Sea cucumbers are in the news – again. The marine creature has been talked about as an adjunct treatment for those undergoing chemotherapy. They have also been tipped as a “wonder ingredient” in cosmetics. Not to forget the sea cucumber capsule industry, Asian cuisines that consider it a delicacy, and its place in the underground market of aphrodisiac market. This time around, the news isn’t good.
Butterflies aren’t just a beautiful sight, fluttering between flower heads on a sunny summer’s day, they are crucial indicators of the health of our environment. Alas the majority of UK butterflies and moths are still in major decline, they need constant monitoring and protecting. You can help do just that by taking part in Butterfly Conservation’s annual Big Butterfly Count.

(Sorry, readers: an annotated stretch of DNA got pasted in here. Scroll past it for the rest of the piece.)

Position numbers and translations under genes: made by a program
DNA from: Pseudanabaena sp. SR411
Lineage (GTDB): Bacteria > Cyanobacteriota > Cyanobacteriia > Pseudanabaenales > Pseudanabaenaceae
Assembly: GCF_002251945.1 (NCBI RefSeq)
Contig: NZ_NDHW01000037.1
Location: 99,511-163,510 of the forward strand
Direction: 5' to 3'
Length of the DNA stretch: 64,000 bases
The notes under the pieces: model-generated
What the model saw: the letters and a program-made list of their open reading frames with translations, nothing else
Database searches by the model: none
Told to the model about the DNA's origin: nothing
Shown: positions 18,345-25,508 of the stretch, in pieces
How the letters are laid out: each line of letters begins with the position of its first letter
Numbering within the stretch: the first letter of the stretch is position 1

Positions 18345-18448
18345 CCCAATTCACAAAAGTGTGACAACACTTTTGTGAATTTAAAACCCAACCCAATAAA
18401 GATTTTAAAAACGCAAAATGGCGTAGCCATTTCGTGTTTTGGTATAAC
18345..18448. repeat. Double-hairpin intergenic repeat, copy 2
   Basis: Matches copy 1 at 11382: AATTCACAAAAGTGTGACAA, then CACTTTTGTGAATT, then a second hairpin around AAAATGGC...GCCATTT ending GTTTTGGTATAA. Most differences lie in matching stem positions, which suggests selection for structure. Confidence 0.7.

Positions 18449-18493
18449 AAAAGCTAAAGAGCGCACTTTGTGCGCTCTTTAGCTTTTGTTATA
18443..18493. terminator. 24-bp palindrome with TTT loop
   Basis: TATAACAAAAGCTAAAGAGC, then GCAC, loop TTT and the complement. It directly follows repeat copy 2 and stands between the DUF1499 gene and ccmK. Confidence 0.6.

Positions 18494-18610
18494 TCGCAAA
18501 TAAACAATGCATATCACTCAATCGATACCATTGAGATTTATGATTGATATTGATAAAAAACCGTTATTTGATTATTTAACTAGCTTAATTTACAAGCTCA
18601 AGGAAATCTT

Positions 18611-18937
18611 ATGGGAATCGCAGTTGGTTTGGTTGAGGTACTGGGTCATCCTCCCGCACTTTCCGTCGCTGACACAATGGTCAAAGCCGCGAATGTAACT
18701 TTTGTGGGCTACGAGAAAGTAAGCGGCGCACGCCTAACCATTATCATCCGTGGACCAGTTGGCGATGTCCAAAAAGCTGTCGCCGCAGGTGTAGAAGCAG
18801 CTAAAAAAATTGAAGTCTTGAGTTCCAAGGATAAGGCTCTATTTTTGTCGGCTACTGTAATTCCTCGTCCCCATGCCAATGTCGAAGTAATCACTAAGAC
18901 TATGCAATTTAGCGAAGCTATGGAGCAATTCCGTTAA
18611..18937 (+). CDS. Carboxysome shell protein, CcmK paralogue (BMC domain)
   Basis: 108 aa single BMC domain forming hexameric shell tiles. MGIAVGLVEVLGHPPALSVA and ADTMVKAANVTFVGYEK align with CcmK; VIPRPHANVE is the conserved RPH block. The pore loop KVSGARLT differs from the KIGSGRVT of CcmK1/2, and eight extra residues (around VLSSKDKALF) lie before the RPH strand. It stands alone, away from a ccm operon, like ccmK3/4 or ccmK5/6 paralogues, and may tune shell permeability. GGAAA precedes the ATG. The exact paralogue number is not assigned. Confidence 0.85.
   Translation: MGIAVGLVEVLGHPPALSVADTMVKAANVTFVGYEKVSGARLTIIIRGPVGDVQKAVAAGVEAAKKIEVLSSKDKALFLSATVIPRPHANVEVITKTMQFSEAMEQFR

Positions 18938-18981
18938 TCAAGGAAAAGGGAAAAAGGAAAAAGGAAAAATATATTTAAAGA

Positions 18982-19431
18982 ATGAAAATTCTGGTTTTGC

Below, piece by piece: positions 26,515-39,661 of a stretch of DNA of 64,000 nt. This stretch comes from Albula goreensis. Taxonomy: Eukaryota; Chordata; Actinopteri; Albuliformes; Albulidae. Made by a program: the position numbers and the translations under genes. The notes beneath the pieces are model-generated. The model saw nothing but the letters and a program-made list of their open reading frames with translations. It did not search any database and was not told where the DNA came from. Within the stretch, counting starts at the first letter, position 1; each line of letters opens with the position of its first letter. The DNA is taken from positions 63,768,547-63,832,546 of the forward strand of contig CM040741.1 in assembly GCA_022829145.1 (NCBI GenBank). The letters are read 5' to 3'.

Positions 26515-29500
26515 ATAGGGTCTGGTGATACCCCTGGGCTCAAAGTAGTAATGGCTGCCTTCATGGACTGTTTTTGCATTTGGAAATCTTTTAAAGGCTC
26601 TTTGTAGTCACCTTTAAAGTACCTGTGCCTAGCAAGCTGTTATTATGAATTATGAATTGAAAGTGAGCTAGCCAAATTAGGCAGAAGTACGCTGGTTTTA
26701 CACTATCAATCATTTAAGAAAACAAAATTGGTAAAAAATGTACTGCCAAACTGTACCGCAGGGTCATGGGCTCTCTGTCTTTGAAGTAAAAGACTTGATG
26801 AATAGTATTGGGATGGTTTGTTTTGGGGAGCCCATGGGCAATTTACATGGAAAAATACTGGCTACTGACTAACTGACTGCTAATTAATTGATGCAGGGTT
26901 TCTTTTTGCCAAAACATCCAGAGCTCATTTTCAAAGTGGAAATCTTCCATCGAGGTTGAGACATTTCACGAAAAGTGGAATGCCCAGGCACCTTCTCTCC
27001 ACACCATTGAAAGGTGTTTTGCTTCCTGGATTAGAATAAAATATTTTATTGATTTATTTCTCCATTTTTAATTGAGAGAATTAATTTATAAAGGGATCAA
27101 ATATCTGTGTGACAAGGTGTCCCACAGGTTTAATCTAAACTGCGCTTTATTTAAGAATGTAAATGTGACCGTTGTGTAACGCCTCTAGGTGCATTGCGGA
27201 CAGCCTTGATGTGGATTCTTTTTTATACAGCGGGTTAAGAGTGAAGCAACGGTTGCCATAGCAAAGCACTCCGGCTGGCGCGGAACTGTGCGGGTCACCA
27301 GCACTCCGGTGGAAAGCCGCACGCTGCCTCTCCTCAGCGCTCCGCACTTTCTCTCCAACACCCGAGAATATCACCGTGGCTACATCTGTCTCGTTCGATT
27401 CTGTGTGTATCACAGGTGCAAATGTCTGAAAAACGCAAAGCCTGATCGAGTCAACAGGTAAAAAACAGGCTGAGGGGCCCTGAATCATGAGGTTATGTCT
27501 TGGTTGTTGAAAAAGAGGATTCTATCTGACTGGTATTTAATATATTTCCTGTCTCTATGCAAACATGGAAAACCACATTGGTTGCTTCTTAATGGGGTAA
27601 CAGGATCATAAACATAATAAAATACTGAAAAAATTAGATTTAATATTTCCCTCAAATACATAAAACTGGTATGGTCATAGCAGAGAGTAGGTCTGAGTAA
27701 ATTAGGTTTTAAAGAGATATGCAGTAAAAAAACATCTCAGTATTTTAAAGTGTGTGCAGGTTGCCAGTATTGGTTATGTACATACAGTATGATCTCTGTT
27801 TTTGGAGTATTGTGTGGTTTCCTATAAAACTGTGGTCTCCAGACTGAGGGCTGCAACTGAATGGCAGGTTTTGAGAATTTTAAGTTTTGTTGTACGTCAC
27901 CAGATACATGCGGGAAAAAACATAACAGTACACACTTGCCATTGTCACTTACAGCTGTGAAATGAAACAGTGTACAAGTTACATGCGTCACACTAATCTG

Mass-mortality events are sudden, unusual crashes in a population. If you think that you are hearing about them more often these days, you’re probably right. (Elizabeth Kolbert described frog and bat die-offs in a 2009 article; her subsequent book won a Pulitzer Prize recently.) Even mass-mortality experts struggle to parse whether we’re witnessing a genuine epidemic (more properly, an epizootic) of these events. They have also raised another possibility: that we are in the throes of what one researcher called an “epidemic of awareness” of spooky wildlife deaths.